On a recent Tuesday evening at Jefferson Parish's East Bank Regional Library, a young girl with blonde braids slowly read aloud from a colorful children's book. A sinewy Rhodesian ridgeback named Jolly curled up next to her, listening to her voice, while the dog's owner whispered words of encouragement.
This cozy scene is common during Reading to Rover (www.visitingpetprogram.org) — a literacy program where children practice reading aloud to therapy dogs. The free events take place once a month at the East Bank Regional Library and the Rosa F. Keller Library and Community Center in Orleans.
Amber McTee discovered Reading to Rover last September and has been attending the monthly gatherings with her 7-year-old daughter and 4-year-old son ever since. Her children often pick their books ahead of time, so they can practice reading.
McTee says they find the evenings "fun and different" and "better than reading at home every night." But the dogs are the main attraction.
"By now they know all of their names," she says, noting that a few canines even wear costumes. At a December session, Jolly donned a crimson, velvety Santa Claus suit embellished with shiny jingle bells.
"They get excited to go back and see all of the dogs that they remember," McTee says. She adds that her daughter is already a strong reader but her son is not quite as interested in books yet, but they love the library events.
"It's a change of scenery and change of pace," she says. "This gives them something to look forward to. It's relaxing."
Reading to Rover was launched by the Visiting Pet Program — the only animal-assisted activity and therapy program in New Orleans, which has more than 100 volunteer handlers. The volunteers and their trained pets visit hospitals, nursing homes, libraries and stressed teenagers who are studying for college entry exams.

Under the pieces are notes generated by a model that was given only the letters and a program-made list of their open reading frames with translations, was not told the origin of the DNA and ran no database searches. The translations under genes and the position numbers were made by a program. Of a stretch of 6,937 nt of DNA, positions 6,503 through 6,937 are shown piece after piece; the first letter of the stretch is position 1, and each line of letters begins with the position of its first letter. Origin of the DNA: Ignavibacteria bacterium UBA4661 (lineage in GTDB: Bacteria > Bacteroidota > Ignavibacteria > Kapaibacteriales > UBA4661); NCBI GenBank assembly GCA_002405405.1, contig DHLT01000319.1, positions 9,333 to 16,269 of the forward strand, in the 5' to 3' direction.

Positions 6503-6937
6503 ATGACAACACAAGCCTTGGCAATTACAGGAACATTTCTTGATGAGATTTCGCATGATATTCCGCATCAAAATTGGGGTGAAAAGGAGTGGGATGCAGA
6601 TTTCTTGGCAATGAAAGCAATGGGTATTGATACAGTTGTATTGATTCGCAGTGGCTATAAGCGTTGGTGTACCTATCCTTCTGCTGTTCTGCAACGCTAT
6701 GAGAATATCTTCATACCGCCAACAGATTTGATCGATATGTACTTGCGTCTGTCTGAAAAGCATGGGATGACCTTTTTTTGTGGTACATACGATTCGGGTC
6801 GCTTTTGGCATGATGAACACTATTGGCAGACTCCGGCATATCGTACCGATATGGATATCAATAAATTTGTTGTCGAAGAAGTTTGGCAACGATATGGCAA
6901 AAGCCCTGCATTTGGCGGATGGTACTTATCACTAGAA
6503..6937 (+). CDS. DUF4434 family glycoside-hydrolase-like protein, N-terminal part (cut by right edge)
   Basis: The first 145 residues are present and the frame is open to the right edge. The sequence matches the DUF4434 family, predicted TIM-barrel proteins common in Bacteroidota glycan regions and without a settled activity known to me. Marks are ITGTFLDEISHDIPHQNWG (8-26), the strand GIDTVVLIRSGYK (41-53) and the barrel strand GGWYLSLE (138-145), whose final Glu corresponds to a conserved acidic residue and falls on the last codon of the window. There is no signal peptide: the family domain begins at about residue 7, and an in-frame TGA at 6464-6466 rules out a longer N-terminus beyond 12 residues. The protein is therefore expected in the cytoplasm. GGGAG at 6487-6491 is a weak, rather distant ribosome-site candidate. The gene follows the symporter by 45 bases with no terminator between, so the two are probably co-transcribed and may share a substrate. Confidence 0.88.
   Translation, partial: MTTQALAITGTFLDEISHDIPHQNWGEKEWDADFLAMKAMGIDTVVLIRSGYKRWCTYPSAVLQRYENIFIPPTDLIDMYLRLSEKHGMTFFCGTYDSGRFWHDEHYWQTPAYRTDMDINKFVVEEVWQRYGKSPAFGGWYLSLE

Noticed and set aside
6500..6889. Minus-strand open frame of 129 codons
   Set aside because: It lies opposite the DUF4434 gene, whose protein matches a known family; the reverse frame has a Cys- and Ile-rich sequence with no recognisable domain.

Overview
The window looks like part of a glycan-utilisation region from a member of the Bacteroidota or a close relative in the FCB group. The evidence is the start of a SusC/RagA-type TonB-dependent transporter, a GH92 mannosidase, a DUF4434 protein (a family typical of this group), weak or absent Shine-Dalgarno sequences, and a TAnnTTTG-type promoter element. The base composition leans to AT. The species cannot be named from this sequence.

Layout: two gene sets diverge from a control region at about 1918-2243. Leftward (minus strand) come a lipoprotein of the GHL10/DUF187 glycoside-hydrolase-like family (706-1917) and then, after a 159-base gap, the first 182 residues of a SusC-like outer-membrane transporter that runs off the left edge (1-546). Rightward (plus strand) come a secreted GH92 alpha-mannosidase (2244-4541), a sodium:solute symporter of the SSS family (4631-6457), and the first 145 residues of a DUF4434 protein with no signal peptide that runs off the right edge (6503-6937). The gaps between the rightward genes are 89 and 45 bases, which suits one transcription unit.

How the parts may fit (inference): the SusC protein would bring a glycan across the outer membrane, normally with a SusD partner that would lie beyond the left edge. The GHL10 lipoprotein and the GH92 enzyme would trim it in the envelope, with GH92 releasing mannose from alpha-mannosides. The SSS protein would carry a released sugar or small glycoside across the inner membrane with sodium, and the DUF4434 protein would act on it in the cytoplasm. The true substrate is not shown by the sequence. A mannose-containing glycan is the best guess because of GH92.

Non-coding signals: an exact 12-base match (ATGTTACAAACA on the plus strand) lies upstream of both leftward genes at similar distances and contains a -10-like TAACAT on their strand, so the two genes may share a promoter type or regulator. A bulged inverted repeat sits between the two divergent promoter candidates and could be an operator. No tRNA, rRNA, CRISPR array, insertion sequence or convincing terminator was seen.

Fay Schultz, the coordinator of Reading to Rover, joined the program nearly 13 years ago. She recently was seen at Ochsner Health System's main campus on Jefferson Highway, pushing her dog — a small black-and-white shih tsu — in a stroller.
"(Reading to Rover) is a good program, because we don't judge," Schultz says. "If the child makes a mistake, he makes a mistake. If he asks us a word, we'll tell him. There's no judgment. The dog just sits and listens."
The group size varies but can include up to 30 readers. Most young bookworms are less than 10 years old. After the child reads a few short books aloud, the canine gets a treat. The librarian hands each participant a dog bone-shaped bookmark that bears the line: "I have read to (the name of the dog)."
Schultz notices how the young students' reading skills increase over time, along with their enthusiasm for books.
"I see the joy in children's faces," she says. "I'll look at a child and say, 'Oh, you started out as a baby and now you're in first grade reading.'"
But Schultz believes that it's fun for the dogs as well, who cherish the affection and the chance to model festive canine fashions.